Interestingly, while European productivity seems to be on the mend, US productivity is showing signs of deceleration. From an equity standpoint, this should favour European stocks on a relative basis since productivity acceleration typically implies a rise in the profit share (witness the stunning rise of the profit share in Germany over the last three years) in the first stage, and the opposite in the event of deceleration. In fact, this change in relative trends has not escaped investors' attention: from January 2003 (2003 was the turning point for productivity per worker in the euro area) to date, euro area share prices, as measured by the broad Euro Stoxx index, have outperformed US stocks (as measured by the S&P500 index) by 42%, in same currency terms. If, as I suspect, we are only at the beginning of a structural productivity revival in Europe, this is a trade that long-term investors should continue to consider.

There are also important consequences for policy makers: faster productivity growth provides a welcome shield against inflationary risks, since it raises the speed limit of the economy, or the growth rate above which it would be overheating. As the European Central Bank ponders both the pace of its monetary normalisation and the level at which short term interest rates would be neutral for the real economy, a faster productivity growth would have two implications. In the short term, cyclical inflationary pressures are probably less threatening than they would be if productivity continued to grow at a snail pace. Hence, the risk for the ECB of falling "behind the curve", i.e. to have raised rates too slowly so far to prevent inflation from accelerating, is very limited. Currently, the markets are anticipating two more 0.25% rate hikes this year, which would bring the refinancing rate to 3.5%, or 1.5% in inflation-adjusted terms. With still significant slack in the economy, monetary policy would remain expansionary, although much less than one year ago, without fuelling inflation, which is the right compromise the ECB should seek. Given the strong headwinds the eurozone economy will face next year, such as, for instance, a large scale fiscal tightening in Italy and Germany, GDP growth is likely to drop significantly below trend next year. Therefore, I take the bet that the ECB will prove pragmatic and cut interest rates in the course of 2007.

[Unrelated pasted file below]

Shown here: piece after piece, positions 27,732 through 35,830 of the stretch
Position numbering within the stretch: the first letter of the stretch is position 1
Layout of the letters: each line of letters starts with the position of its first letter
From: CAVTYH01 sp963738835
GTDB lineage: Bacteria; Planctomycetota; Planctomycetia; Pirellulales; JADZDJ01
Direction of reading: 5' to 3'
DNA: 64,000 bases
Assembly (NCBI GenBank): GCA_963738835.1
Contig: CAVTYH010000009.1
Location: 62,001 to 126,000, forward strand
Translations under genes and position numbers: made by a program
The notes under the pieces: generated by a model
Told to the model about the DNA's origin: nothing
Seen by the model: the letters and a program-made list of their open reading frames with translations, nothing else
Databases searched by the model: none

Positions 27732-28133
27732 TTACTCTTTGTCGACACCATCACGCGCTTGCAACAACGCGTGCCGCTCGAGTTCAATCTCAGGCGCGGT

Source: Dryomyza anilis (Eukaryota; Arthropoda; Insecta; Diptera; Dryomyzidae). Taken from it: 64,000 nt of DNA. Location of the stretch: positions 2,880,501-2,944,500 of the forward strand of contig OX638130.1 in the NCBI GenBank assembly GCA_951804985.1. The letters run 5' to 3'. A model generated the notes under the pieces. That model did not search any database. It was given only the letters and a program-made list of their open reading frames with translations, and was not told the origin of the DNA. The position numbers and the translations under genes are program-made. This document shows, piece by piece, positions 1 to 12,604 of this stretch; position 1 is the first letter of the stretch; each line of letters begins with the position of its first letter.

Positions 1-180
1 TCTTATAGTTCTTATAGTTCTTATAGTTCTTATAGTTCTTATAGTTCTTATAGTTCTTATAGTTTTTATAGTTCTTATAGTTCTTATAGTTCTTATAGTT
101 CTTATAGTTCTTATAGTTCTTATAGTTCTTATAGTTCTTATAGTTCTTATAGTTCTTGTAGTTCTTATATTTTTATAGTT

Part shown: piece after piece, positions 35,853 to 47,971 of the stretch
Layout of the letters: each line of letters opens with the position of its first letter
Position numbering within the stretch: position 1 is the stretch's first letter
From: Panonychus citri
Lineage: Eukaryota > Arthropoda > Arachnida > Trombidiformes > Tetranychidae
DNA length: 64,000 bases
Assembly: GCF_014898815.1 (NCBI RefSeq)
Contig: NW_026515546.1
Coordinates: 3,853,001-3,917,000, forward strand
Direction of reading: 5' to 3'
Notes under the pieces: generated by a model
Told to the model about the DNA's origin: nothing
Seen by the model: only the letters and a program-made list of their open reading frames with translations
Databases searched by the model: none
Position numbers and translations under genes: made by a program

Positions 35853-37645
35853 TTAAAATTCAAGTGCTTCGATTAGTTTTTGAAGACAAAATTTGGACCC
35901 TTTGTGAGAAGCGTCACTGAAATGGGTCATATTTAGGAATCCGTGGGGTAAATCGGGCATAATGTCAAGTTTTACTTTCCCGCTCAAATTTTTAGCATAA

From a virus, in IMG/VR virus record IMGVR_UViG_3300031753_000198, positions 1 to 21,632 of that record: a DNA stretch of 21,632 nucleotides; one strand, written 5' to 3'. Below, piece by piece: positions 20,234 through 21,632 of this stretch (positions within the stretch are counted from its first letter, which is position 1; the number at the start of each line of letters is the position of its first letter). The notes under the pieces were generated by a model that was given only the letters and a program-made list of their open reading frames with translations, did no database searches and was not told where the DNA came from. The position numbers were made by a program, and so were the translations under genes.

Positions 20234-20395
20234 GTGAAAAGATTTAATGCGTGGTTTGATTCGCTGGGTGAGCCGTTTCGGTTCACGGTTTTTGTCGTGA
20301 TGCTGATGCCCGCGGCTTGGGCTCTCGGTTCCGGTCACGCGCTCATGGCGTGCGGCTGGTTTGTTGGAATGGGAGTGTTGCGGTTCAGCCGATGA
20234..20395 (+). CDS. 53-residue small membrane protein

However, in the long term, faster potential GDP growth also implies a higher return on assets, other things being equal and, consequently, a higher neutral rate of interest, i.e. the level at which monetary policy neither stimulates nor bridles economic growth. There is no free lunch.